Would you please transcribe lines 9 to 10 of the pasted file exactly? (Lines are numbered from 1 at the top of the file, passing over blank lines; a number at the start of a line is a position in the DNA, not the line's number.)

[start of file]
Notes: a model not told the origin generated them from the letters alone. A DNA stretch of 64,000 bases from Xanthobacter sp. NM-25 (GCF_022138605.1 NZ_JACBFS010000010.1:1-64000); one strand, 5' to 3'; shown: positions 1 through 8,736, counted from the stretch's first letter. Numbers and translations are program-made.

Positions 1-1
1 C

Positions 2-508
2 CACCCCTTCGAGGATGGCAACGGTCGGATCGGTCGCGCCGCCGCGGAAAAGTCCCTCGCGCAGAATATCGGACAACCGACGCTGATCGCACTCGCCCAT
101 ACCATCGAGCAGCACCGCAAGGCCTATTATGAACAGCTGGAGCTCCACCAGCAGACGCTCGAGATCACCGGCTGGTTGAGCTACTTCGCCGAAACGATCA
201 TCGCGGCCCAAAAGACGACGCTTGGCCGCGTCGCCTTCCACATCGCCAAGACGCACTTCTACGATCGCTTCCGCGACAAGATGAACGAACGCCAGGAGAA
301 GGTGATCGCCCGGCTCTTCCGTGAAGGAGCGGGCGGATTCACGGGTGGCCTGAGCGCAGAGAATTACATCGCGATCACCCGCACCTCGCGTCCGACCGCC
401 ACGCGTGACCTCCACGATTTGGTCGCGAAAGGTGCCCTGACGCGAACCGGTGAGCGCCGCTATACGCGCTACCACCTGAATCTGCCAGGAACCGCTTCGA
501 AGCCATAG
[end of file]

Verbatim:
401 ACGCGTGACCTCCACGATTTGGTCGCGAAAGGTGCCCTGACGCGAACCGGTGAGCGCCGCTATACGCGCTACCACCTGAATCTGCCAGGAACCGCTTCGA
501 AGCCATAG